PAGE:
The Corner

Foley Fallout

The news that House Republican leaders may have known about disgraced former congressman Mark Foley’s behavior as early as several months ago is dynamite. We should certainly recognize that there may be a few agendas at work here, from a liberal media that’s hyping the story because it would love nothing more than a GOP pederasty scandal to an emerging Hastert vs. Boehner rivalry that is driven, alas, by personal ambition rather than political philosophy or a desire to get to the bottom of the Foley case.

If House Republican leaders really did avert their gaze from a problem they knew about, however, Foley could become the new Jack Abramoff. Except that whereas the details of Abramoff’s were always a bit complicated for the public to follow closely, the accusations now leveled at Foley are much simpler and more appalling. Foley is on the verge of becoming the poster child of a party that is concerned about little more than preserving its power. This could very well cost Republicans more than Florida’s 16th congressional district, which at this point they probably deserve to lose even if they somehow manage to replace Foley on the ballot or come up with another candidate; it might be the Democrats’ October surprise.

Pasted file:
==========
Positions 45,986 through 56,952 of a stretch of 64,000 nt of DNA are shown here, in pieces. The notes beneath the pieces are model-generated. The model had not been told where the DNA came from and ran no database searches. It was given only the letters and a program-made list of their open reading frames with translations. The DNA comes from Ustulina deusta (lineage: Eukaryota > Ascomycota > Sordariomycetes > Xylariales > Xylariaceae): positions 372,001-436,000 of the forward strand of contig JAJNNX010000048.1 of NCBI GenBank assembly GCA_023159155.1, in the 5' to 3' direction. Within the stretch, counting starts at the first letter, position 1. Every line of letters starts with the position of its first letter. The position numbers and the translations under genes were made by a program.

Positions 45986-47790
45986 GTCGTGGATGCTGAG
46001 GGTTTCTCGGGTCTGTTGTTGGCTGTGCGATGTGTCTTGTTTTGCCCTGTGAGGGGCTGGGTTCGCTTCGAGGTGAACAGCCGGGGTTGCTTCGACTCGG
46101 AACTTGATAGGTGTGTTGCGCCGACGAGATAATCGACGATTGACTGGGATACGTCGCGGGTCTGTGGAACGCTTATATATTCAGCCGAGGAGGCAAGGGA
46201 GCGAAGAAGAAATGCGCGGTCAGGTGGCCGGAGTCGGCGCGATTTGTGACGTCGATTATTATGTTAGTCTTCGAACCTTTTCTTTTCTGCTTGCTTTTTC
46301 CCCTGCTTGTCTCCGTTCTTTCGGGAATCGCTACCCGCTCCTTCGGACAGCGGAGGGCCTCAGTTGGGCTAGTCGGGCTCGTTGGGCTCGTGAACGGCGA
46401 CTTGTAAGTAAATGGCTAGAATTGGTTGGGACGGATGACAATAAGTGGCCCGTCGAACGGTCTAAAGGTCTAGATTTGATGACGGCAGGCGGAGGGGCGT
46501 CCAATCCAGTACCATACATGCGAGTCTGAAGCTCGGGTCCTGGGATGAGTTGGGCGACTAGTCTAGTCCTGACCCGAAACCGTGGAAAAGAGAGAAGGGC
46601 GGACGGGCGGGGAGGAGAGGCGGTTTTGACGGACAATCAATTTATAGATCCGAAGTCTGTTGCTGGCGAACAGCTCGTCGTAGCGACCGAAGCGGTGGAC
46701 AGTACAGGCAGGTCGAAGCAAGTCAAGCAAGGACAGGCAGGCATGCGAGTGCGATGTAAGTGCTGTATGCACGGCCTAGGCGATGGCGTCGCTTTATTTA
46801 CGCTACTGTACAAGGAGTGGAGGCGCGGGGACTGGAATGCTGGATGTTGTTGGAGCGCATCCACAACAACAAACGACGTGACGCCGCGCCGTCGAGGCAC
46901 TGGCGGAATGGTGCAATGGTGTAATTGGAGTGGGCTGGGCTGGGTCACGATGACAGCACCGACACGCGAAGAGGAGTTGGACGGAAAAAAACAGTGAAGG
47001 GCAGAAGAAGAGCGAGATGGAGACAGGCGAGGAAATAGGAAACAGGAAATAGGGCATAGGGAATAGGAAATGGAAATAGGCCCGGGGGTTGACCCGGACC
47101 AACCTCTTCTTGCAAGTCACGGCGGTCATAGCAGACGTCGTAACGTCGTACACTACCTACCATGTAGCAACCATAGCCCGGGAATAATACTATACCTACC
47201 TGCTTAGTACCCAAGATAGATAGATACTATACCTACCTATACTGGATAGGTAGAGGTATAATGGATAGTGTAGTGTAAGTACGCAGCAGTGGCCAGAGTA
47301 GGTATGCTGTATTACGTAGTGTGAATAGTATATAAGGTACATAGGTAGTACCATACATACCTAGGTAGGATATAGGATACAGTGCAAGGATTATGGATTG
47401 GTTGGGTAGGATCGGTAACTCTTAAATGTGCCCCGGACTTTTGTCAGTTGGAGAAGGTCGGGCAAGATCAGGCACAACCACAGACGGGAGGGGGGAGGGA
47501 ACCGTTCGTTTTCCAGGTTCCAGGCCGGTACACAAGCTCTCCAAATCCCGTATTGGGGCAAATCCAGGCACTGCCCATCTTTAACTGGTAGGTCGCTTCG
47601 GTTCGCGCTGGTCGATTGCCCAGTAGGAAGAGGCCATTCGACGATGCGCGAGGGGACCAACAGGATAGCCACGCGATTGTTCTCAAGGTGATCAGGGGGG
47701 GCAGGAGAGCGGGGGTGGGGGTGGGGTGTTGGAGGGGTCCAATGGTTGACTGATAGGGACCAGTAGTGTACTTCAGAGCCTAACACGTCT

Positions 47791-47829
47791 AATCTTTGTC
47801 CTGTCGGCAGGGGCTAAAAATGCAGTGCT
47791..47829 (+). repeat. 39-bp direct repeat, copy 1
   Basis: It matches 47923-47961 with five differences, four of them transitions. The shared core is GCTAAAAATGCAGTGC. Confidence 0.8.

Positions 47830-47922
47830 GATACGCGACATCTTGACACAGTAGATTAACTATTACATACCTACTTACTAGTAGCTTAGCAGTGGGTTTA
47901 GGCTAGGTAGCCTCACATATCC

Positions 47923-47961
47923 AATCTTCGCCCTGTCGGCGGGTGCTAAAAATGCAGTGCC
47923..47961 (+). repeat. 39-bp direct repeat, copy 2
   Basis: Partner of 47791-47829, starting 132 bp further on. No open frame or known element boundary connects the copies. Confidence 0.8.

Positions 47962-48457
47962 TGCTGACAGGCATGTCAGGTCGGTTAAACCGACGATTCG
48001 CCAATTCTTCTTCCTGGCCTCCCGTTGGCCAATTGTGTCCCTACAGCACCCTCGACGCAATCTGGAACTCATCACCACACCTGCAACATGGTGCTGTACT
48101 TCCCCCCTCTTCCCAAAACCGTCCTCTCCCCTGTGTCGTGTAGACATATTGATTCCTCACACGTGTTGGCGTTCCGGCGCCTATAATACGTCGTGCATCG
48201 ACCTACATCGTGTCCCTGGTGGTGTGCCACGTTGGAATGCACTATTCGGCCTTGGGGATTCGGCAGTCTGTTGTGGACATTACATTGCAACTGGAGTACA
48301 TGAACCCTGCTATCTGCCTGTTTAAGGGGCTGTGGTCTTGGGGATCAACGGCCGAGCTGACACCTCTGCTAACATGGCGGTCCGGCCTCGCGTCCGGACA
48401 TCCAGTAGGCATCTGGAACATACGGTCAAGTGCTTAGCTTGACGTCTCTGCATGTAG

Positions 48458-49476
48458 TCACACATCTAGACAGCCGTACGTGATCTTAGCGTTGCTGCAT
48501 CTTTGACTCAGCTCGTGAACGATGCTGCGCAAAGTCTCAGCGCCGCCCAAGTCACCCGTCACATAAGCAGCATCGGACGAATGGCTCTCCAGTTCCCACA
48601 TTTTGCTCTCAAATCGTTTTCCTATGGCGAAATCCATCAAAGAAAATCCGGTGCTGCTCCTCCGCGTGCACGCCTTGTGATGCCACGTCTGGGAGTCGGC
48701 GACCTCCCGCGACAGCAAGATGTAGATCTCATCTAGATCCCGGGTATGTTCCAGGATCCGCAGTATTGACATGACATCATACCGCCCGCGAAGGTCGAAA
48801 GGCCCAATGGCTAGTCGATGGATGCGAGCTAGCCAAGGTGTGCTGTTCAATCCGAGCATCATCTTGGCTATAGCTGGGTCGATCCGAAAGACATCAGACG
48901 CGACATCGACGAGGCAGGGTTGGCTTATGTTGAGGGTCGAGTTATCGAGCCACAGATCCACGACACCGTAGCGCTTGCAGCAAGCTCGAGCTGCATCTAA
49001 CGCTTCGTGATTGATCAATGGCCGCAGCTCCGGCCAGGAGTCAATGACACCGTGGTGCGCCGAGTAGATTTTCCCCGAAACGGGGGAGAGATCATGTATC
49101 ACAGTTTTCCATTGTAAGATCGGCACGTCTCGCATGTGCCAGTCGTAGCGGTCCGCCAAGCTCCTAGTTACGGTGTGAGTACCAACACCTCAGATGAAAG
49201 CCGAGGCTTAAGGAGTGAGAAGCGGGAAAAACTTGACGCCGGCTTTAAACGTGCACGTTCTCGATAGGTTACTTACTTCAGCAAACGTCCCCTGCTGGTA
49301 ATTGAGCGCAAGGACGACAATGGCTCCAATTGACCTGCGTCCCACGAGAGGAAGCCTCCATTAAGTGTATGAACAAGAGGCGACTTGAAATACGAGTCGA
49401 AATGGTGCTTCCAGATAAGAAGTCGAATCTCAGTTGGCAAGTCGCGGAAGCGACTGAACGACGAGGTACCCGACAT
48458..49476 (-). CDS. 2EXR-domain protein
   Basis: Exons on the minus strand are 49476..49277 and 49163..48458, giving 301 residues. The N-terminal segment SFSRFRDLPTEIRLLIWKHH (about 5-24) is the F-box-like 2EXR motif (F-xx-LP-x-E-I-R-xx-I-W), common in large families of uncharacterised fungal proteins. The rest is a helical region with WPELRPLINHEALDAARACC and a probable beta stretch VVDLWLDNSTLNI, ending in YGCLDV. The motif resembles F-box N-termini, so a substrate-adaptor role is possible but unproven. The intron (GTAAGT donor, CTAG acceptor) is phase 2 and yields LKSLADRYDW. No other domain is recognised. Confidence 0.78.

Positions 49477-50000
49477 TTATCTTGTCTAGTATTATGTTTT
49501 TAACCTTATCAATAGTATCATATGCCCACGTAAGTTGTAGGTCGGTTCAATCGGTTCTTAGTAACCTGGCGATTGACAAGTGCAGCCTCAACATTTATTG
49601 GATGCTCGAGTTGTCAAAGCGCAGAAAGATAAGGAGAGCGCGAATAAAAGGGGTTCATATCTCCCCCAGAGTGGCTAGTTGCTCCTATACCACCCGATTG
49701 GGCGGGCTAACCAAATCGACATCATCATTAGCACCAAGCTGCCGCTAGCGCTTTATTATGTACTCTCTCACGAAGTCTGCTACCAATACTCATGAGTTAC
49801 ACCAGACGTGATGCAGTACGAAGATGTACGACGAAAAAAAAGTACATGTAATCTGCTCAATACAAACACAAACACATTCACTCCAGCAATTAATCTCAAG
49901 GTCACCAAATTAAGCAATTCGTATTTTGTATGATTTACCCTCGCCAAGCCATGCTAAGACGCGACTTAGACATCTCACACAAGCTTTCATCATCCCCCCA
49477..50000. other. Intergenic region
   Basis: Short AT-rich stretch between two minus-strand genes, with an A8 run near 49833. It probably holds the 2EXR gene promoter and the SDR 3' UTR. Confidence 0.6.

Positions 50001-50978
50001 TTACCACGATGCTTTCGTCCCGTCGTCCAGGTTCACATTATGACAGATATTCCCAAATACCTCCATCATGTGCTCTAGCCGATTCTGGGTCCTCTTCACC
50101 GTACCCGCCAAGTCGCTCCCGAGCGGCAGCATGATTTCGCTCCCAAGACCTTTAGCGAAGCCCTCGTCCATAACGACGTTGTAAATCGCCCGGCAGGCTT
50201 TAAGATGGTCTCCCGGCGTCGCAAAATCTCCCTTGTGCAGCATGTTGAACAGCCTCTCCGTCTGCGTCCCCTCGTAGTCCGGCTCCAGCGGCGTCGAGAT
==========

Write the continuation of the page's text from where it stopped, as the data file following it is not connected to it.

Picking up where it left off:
John J. Miller is the national correspondent for National Review and the director of the Dow Journalism Program at Hillsdale College. His new book is Reading Around: Journalism on Authors, Artists, and Ideas.

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